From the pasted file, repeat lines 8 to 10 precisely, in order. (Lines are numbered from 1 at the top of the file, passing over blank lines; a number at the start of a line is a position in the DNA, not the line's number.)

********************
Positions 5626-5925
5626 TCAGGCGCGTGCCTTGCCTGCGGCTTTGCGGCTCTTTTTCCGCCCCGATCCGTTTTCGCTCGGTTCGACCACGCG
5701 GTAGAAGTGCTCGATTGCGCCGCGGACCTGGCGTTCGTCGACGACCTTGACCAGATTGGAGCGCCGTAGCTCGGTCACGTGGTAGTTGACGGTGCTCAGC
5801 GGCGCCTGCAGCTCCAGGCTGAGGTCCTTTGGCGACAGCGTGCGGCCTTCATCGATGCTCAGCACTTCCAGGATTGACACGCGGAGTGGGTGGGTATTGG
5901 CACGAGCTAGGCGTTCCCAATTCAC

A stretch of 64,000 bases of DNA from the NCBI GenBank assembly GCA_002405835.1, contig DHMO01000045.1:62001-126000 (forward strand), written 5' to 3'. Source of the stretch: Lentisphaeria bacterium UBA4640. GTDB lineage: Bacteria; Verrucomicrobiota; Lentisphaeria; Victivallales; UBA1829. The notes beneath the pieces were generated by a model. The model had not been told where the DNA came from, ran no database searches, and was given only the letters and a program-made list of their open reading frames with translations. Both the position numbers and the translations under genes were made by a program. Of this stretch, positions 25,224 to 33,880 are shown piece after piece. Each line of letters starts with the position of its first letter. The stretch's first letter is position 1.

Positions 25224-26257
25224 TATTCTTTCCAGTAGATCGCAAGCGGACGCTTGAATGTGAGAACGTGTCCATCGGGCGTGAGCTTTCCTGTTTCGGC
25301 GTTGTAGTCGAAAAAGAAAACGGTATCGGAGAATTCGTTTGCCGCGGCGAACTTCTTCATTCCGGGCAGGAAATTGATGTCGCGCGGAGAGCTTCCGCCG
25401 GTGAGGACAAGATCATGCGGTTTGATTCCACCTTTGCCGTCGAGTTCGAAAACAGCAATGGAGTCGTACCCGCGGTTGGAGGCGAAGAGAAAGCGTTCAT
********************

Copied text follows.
25224 TATTCTTTCCAGTAGATCGCAAGCGGACGCTTGAATGTGAGAACGTGTCCATCGGGCGTGAGCTTTCCTGTTTCGGC
25301 GTTGTAGTCGAAAAAGAAAACGGTATCGGAGAATTCGTTTGCCGCGGCGAACTTCTTCATTCCGGGCAGGAAATTGATGTCGCGCGGAGAGCTTCCGCCG
25401 GTGAGGACAAGATCATGCGGTTTGATTCCACCTTTGCCGTCGAGTTCGAAAACAGCAATGGAGTCGTACCCGCGGTTGGAGGCGAAGAGAAAGCGTTCAT